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Halophytes : Ecological Anatomy Aspects

By Grigore, Marius, Nicusor, Ph.D.

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Book Id: WPLBN0002828067
Format Type: PDF eBook:
File Size: 20.20 MB
Reproduction Date: 5/6/2010

Title: Halophytes : Ecological Anatomy Aspects  
Author: Grigore, Marius, Nicusor, Ph.D.
Language: Moldovan
Subject: Non Fiction, Science, Plant anatomy, halophytes
Collections: Authors Community, Science
Publication Date:
Publisher: Edit. Univ. Alexandru Ioan Cuza, Iasi
Member Page: Marius Nicusor Grigore


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Nicusor Grigore, Ph.D, B. M. (2010). Halophytes : Ecological Anatomy Aspects. Retrieved from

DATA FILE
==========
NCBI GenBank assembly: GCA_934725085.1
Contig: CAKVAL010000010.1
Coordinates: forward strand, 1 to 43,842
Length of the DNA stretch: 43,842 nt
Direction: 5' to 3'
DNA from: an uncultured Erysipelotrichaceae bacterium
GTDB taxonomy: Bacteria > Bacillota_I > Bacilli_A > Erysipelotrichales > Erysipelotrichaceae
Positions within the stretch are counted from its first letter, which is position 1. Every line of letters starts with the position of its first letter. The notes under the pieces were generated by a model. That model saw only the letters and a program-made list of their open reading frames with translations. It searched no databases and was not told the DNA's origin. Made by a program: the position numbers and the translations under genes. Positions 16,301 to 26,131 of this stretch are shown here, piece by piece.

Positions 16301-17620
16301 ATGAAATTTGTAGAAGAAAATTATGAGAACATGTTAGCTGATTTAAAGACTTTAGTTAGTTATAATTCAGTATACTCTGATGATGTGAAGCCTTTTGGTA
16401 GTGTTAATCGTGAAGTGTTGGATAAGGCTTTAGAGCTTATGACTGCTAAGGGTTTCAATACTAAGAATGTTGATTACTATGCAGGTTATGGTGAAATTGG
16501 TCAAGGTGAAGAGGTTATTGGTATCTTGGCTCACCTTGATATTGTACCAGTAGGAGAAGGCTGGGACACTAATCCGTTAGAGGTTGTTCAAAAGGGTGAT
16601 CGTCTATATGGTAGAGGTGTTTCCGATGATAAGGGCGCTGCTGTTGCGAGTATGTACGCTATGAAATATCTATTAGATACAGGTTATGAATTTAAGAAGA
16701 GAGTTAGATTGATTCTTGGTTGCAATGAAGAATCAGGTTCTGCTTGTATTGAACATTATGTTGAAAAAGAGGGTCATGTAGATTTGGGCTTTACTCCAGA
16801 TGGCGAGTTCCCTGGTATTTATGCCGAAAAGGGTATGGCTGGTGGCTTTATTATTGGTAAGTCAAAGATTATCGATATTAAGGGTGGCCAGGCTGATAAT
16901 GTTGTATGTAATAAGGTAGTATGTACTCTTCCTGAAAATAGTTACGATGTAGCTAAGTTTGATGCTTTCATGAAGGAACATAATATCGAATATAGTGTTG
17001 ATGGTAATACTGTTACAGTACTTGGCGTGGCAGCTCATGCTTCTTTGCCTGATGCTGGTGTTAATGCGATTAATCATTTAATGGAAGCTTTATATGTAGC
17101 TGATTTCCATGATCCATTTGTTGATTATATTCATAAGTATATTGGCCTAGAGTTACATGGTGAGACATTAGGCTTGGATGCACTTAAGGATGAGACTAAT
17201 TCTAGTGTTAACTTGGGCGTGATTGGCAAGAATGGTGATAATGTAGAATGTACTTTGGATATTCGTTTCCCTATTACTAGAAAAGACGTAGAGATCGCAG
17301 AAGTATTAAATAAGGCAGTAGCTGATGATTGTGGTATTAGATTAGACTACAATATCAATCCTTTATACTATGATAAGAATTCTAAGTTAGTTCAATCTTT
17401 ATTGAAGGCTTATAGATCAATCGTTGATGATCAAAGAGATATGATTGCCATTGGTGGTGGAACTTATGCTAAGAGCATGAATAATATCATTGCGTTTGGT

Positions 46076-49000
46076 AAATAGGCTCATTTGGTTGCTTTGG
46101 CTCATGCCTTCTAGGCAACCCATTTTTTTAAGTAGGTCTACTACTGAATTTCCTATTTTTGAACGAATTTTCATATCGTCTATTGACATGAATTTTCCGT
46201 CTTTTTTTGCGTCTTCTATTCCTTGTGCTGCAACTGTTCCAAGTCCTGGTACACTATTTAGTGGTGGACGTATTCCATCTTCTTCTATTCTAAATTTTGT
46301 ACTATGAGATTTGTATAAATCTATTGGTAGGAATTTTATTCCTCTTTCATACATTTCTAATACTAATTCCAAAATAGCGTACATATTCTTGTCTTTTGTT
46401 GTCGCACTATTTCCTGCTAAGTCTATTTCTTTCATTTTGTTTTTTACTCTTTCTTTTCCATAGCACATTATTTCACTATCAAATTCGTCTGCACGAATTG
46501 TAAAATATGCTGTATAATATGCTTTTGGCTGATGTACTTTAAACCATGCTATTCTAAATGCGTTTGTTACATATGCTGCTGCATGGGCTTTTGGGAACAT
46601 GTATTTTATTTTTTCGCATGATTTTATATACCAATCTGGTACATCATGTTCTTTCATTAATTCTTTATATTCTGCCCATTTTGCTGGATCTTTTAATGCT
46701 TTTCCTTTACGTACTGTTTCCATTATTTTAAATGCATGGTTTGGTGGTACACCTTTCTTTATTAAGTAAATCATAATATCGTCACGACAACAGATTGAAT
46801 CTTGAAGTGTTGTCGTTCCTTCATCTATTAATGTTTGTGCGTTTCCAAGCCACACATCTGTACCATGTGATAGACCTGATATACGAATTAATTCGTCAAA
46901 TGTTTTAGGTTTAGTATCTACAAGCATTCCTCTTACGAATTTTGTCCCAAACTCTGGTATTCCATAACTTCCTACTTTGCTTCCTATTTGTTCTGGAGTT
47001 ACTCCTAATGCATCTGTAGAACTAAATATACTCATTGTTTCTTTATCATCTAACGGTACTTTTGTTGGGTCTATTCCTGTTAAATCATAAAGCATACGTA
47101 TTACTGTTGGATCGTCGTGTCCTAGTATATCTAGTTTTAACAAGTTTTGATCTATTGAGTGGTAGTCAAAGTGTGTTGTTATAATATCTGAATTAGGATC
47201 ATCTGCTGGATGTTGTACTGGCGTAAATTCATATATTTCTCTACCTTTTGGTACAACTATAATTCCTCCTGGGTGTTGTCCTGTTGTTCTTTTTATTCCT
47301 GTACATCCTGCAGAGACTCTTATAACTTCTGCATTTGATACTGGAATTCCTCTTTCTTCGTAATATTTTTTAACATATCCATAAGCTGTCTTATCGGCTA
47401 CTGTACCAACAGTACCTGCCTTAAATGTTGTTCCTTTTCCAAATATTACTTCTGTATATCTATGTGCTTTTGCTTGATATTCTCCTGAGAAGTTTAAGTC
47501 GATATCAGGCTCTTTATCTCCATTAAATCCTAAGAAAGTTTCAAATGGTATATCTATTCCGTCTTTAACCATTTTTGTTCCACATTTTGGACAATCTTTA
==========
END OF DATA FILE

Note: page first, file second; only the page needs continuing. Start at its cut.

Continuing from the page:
An original book focused on the anatomical features in halophytes from Romania. A very good tool for understanding the ecological value of adaptations in plants vegetating on saline habitats. It comprises 500 original photos taken on light microscope - all being original contribution. Coming with an English abstract.